As I sat at our annual food pantry training I looked around and realized that I was the youngest person in the room. There were food pantry ministries from all over the tri-state area and many of them were run and staffed by senior adults. That got me thinking about how much seniors serve. I truly believe that without senior adults, retired adults, and disabled adults churches would not be able to offer the amount of ministry that we do and subsequently not help as many people in the community. From this we can understand two important things:
- Seniors Are Valuable
Seniors (I am primarily thinking about those 60 years and above and in most cases retired or semi-retired) are not valued in our society. Our culture values youth over experience. There is so much talk now-a-days in church life about engaging millennials, which means the seniors can go quietly unnoticed. Many people don’t care what seniors think or, at the very least, think they are outmoded. However, seniors offer a unique life perspective. They realize that life is a marathon. They realize what’s important in life. Young people have a lot to learn from them and need to value them.
- You Never Retire from Ministry
Many seniors also never retire. Sure, they might retire professionally, but it is hard to go from working every day to all of a sudden doing nothing, so they naturally look for something to do. You look at any volunteer organization, including the church, and what do you see…seniors. Retirees are the ones working at the food banks, they are helping to fix things around the church, visiting shut-ins, spearheading mission’s offerings, and the list goes on and on. Seniors that love God and love their church never retire, they continue to serve often until they just physically can’t.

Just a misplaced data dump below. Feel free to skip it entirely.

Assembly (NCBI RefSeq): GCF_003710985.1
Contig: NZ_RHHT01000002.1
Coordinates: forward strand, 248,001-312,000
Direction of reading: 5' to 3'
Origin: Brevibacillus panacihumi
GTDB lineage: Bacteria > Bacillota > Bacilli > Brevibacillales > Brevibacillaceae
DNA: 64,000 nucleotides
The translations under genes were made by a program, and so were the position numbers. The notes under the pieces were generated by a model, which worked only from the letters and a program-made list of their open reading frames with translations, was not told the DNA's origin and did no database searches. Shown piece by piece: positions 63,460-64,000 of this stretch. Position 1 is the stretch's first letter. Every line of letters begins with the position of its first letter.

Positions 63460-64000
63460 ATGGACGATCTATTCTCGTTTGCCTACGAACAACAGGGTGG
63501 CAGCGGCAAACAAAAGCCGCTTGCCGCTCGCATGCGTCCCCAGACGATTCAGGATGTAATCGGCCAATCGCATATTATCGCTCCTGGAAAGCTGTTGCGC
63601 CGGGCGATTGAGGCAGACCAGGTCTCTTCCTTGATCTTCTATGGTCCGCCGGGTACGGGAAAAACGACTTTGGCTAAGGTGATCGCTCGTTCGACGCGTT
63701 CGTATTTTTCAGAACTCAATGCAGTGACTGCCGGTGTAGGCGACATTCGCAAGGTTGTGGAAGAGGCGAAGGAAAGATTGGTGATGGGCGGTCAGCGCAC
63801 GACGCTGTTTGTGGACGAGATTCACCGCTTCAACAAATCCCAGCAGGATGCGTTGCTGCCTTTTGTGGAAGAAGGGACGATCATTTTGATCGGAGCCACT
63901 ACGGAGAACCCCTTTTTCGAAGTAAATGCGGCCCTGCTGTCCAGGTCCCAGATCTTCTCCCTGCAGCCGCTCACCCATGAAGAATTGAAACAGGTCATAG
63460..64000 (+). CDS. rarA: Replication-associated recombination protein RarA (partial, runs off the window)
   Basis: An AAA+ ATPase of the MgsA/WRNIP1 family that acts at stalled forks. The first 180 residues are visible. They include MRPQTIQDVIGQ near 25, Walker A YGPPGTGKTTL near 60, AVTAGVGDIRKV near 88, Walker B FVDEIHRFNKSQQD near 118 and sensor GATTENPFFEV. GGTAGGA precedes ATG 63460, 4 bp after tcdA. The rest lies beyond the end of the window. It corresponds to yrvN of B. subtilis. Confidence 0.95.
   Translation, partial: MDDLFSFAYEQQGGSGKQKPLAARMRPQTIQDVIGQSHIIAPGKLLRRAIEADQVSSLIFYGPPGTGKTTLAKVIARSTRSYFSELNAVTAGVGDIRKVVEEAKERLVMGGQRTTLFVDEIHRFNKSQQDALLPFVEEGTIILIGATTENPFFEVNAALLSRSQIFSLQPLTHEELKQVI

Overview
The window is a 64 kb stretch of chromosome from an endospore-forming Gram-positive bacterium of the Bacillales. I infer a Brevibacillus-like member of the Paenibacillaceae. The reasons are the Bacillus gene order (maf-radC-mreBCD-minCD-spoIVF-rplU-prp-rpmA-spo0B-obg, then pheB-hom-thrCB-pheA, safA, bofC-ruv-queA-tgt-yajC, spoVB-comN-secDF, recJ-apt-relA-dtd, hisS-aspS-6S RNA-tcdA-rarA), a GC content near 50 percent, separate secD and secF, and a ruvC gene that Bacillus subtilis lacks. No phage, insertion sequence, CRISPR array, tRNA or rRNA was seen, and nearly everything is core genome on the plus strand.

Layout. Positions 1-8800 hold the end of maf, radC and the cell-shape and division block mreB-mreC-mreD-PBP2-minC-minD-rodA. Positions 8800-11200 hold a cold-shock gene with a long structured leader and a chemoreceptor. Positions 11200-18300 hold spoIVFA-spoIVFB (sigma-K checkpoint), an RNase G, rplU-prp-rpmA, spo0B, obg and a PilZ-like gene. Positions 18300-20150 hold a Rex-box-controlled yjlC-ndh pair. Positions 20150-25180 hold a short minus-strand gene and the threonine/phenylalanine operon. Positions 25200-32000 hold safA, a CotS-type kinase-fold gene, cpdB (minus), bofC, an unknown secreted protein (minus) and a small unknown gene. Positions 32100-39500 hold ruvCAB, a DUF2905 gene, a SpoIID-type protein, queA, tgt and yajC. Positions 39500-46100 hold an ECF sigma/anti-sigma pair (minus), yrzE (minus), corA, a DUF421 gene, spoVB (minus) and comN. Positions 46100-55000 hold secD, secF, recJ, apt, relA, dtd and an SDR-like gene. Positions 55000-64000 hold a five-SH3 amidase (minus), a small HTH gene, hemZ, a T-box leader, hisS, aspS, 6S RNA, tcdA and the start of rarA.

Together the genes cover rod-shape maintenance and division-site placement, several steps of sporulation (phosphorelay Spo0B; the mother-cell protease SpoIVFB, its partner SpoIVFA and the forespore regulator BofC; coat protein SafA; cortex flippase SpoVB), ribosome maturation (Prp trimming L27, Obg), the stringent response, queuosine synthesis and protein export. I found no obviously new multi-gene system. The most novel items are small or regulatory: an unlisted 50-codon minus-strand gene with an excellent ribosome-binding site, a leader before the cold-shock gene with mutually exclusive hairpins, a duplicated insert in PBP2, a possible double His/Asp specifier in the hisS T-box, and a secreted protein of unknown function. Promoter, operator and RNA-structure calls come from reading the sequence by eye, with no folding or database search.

Young People (I use this term loosely, anyone under 60) need to be challenged by the involvement of senior adults. There are three ways in which we are challenged:
- Are You Too Busy to Do Ministry?
I know what it is like to have the stresses of life and the pressures of work and family. We often feel like we are meeting ourselves coming and going. Busyness seems to be a way of life, but is it the right way? I think we need to step back and realize that we don’t have to schedule ourselves every hour of the day, especially to the exclusion of ministry. If you’re too busy to serve the Lord, then you’re just too busy. You need to cut some stuff out and find time to serve somewhere.
- Serve Now and You’ll Serve Then
I remember someone telling me that if you want to build a lifelong habit then start it when you're young. Want to be a saver? Then start saving from the first time you get paid for mowing or babysitting. Those habits will stick with you for the rest of your life. The same is true with serving. If you don’t make it a habit now you will never do it, there will always be an excuse, or another thing that takes precedence. If you want to serve the Lord then do it now, don’t wait.
- Today’s Young People are Tomorrow’s Seniors
Finally, I just want to remind all the young folks that today you are relevant, but tomorrow you may be feeling forgotten by our culture. Realize that seniors are valuable: get to know some of them, listen to them, help them, and serve alongside of them. You may just learn something new.